To recap these five things that everyone needs to know specifically about the wash-sale rule. Number one, the wash-sale rule applies to all of your investment and retirement accounts at all institutions. Number two, the wash-sale rule applies to both your accounts and your spouse's. Don't try to get sneaky. Number three, the rule is not confined to the calendar year. 30 days is 30 days. Number four, the rule applies to all securities with a CUSIP including stock options. And then number five, short and long-term losses must be first used to offset gains of the same type.
One final reminder here to avoid any confusion. Remember that the IRS only cares about losses with regards to the wash-sale rule. If you want to sell a security for a gain, maybe to take advantage of something called tax-gain harvesting, and then immediately buy the same security back again, well, go for it. In fact, the IRS would probably love for you to do it regularly because that means that they would collect some tax money along the way when your investments are sold for a profit.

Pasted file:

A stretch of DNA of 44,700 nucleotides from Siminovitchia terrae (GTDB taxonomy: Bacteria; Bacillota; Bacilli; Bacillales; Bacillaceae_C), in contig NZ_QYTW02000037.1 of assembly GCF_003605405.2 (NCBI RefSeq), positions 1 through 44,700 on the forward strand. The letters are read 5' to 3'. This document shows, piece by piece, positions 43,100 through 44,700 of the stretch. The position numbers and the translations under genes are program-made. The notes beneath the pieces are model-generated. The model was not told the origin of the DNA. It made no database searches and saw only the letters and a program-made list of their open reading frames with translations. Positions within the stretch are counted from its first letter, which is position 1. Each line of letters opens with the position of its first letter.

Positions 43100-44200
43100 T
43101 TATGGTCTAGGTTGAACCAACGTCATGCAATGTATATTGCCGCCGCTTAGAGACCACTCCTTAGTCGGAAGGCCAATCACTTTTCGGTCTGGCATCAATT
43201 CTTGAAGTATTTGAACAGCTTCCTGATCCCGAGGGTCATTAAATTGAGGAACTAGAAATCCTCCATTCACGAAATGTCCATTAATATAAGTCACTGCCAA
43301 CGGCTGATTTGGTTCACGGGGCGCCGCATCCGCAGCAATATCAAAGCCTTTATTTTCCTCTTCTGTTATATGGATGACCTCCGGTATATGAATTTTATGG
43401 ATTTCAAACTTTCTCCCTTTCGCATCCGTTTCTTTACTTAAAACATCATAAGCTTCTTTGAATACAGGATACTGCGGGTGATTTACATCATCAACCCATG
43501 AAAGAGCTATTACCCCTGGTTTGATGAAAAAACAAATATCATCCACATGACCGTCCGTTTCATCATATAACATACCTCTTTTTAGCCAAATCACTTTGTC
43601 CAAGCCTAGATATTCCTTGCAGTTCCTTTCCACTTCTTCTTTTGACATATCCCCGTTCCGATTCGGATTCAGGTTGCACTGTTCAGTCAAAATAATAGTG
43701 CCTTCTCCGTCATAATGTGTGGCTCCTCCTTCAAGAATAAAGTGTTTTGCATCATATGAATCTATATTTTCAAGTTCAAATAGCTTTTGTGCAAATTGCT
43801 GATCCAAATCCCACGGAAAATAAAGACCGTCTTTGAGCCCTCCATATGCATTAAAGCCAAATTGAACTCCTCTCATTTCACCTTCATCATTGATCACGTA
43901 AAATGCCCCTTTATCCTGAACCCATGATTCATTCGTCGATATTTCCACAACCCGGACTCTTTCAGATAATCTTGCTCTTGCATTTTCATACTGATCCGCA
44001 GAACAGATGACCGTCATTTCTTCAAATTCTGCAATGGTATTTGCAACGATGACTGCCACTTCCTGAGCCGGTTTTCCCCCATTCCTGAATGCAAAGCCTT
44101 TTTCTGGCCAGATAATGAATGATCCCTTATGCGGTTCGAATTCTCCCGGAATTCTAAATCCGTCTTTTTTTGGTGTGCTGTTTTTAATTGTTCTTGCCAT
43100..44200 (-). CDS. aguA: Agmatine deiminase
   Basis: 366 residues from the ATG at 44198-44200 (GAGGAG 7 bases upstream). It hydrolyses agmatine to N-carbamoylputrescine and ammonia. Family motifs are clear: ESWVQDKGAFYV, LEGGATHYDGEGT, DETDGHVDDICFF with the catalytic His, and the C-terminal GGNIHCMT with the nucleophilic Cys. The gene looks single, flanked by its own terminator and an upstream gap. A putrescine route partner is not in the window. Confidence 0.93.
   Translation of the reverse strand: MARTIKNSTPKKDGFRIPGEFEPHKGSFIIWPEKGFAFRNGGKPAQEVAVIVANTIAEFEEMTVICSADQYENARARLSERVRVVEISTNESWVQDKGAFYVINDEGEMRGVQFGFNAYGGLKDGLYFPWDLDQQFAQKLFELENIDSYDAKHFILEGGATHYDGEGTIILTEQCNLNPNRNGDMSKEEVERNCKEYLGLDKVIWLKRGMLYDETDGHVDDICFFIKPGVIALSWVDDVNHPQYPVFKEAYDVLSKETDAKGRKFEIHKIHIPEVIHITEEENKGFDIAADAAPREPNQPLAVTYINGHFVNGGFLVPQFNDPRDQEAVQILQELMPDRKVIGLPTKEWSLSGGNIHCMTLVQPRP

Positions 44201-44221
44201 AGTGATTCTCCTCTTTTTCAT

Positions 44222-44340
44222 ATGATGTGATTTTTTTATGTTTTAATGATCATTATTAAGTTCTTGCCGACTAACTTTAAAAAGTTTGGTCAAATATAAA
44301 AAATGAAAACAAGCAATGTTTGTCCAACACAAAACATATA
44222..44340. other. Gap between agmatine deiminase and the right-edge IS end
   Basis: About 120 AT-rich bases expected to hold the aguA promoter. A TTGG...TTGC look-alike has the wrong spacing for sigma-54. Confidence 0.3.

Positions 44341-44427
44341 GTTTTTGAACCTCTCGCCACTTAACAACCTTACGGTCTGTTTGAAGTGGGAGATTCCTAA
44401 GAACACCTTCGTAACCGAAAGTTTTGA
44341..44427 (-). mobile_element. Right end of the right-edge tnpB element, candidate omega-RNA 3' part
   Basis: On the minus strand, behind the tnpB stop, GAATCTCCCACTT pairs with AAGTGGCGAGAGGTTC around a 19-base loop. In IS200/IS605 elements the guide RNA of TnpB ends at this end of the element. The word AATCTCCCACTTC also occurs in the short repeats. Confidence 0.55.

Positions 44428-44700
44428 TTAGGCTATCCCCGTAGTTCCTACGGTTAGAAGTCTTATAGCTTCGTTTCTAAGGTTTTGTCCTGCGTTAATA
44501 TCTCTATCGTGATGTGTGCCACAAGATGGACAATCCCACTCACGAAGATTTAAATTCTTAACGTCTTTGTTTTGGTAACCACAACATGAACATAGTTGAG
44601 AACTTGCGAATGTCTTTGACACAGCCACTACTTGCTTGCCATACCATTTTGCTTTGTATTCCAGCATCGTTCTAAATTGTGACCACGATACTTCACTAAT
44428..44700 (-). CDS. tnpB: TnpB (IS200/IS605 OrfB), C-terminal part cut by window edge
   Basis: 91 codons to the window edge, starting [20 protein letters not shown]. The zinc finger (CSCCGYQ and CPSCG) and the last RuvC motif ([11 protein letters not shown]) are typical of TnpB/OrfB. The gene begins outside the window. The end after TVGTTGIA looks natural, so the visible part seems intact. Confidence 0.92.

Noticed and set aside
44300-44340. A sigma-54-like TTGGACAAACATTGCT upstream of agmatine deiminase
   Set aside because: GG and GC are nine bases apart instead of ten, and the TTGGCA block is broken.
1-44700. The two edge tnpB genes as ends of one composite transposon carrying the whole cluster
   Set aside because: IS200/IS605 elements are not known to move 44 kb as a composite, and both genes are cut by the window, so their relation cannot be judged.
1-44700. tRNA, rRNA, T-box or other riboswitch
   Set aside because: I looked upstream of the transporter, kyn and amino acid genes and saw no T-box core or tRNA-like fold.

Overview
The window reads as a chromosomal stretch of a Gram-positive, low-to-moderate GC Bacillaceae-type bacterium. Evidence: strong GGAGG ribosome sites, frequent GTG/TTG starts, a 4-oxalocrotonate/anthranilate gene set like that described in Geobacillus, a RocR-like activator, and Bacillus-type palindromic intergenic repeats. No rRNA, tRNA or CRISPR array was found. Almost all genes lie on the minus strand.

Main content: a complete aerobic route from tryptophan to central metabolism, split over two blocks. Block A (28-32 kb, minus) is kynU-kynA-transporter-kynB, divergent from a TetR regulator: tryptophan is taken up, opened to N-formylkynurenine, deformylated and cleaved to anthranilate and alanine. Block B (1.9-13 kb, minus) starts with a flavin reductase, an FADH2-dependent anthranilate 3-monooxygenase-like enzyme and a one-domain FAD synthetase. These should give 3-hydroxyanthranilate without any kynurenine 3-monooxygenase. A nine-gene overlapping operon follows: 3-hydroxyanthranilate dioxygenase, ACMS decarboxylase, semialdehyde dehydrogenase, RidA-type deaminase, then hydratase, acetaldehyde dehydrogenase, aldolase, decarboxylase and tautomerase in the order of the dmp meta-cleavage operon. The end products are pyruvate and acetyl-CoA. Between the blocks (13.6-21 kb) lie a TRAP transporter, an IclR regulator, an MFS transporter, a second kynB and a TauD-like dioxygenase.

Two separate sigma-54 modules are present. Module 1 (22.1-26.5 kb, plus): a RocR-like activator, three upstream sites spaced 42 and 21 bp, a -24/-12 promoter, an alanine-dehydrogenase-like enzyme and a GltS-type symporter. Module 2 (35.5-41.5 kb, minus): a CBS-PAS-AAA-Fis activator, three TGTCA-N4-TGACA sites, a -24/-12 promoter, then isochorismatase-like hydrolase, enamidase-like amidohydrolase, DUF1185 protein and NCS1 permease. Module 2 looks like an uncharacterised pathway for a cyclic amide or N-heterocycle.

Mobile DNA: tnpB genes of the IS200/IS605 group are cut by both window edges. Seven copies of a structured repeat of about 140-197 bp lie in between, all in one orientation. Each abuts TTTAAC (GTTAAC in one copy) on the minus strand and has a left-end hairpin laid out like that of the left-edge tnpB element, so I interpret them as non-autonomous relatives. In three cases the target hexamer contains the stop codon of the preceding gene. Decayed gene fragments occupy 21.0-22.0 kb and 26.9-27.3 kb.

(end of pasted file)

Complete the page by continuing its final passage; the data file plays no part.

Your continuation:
Once again, the wash-sale rule exists to prevent investors from using tax-loss harvesting to save money on taxes without the investor changing his or her economic position. In case you missed it, I did do an episode on tax-gain harvesting. I think it was last year or the year before. I'll link to it in the show notes if you want to check it out. But maybe finish the series first so you don't get these two things confused.